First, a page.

Their presentation of the stuffed peppers was spectacular, but of course you can’t tell it by the above picture because we dived in to ours before we remembered to take a picture. The peppers were served upright like small erect red surprise packages as I’ve attempted to do below. I can guarantee you that theirs were much prettier. My version of the stuffed peppers and salad is below, but first a little history on the pretty red piquillo peppers.  


Piquillo peppers are an interesting pepper and not a vegetable you’ll find fresh in the produce section of your local supermarket. According to La Tienda, an on-line source of Spanish products, piquillo peppers are traditionally grown in Northern Spain near the town of Lodosa. La Tienda carries the authentic D. O. (Denomination of Origin) Ladosa Spanish piquillo peppers, link here. Piquillo peppers are brilliant red peppers that are wood-fired and smoked, resulting in a sweet, tangy flavor with a touch of smokiness and a bit of spice. After roasting, the peppers are peeled, all by hand, then packed in jars. They only produce peppers once a year and they arrive by the truckload in Navarra, Spain, bright red and perfectly ripe. The harvest is in the fall and no short cuts are taken, no frozen or green peppers are stored for later. Once they run out of peppers from the fall harvest, you have to wait until the following year to order. I was able to find a jar of grilled piquillo peppers from Peru (which I used here) at our local Ingles Supermarket here in the mountains, but if possible you want to buy those that have the D.O. (Domination of Origin) symbol on the jar, attesting to the fact that they were grown and grilled in Navare, Spain.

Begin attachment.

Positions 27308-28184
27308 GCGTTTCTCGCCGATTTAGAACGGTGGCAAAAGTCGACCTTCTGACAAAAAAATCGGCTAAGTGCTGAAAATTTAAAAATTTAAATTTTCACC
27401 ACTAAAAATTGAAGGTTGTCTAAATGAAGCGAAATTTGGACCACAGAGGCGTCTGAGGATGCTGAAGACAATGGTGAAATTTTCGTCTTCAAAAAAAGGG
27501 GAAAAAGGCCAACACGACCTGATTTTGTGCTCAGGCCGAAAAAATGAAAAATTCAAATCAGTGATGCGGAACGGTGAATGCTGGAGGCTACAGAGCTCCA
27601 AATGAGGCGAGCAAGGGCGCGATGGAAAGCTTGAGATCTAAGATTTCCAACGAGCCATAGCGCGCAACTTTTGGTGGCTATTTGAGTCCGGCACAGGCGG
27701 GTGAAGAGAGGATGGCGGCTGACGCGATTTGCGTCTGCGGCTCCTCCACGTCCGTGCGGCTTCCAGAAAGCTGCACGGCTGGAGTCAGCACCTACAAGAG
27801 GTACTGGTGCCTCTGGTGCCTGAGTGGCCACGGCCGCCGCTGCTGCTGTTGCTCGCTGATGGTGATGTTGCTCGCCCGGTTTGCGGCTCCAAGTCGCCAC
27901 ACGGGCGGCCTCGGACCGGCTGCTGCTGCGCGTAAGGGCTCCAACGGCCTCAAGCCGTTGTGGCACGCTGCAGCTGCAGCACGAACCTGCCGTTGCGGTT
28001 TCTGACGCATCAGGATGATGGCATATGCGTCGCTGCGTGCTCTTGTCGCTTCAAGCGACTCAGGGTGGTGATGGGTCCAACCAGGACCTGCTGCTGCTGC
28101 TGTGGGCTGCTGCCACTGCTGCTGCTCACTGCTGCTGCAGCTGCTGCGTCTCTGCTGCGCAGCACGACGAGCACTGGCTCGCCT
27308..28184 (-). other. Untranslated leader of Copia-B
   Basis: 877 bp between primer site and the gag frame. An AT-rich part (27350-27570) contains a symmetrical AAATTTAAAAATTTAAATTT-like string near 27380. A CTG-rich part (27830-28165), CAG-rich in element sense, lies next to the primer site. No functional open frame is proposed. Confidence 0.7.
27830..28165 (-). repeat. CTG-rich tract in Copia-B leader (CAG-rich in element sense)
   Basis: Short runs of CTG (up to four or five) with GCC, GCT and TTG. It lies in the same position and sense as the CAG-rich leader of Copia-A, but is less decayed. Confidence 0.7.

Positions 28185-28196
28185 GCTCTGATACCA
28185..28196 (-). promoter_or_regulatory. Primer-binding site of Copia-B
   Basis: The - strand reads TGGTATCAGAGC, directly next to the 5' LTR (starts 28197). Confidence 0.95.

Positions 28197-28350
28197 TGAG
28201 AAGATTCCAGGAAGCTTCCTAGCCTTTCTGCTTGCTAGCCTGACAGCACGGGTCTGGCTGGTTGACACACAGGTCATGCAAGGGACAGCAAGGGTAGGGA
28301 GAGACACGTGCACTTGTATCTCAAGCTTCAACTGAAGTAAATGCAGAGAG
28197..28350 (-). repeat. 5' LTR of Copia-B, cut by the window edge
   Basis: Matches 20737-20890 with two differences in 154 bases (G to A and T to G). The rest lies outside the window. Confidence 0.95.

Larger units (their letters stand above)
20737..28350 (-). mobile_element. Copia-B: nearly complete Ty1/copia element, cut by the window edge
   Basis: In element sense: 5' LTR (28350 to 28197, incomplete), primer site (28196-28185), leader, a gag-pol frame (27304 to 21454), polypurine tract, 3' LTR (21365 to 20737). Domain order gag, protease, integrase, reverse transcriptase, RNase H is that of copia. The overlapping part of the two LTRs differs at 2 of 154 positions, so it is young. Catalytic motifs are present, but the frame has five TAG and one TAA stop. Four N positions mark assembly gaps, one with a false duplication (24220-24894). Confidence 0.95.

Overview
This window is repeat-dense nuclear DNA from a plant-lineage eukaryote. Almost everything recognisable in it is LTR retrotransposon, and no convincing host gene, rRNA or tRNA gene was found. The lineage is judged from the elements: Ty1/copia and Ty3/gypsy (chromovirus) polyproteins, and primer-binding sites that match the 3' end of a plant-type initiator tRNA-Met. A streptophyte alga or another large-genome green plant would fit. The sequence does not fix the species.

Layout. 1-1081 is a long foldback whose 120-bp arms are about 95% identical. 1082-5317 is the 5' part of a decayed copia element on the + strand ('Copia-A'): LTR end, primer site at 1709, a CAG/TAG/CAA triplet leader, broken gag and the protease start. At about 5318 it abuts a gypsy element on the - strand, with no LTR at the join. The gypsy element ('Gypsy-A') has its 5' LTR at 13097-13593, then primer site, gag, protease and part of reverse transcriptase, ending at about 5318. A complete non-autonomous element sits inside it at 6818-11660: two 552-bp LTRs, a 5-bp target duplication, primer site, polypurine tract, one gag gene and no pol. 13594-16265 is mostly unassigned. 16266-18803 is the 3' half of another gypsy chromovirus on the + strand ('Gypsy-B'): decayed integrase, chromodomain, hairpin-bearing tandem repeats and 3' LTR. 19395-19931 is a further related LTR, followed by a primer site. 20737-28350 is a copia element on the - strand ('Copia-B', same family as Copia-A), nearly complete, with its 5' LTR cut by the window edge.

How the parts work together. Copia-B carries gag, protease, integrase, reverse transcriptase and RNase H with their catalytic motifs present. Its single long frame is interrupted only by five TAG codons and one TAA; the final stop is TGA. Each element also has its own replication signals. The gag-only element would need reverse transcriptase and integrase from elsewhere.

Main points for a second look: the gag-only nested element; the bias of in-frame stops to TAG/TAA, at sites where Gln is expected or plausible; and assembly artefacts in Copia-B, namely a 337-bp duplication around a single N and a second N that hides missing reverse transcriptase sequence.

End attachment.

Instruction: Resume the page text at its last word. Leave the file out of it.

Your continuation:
Be sure to use a good quality tuna packed in olive oil. Save the ones packed in water for tuna sandwiches. The olive oil makes all the difference in the world in the flavor. I’ve always had luck finding good tuna in olive oil in Italian markets or you can find a nice selection on line at Amazon here.


Piquillo Peppers Stuffed with Tuna 
My Carolina Kitchen’s version of Café de la Poste in Goult– makes 6 peppers
Printable Recipe

2 cans 5 ounce tuna packed in olive oil, drained, oil reserved
1 teaspoon finely grated lemon zest
2 tablespoons finely minced peeled shallot
½ teaspoon dried Herbs de Provence
1 ½ teaspoons chopped fresh thyme leaves
1 teaspoon green peppercorns in brine, drained and crushed well in a mortar & pestle
2 tablespoons good mayonnaise (homemade if possible, recipe here, otherwise I suggest Hellmann’s)
Sea salt and freshly ground black pepper to taste
6 grilled piquillo peppers, drained and patted dry with a paper towel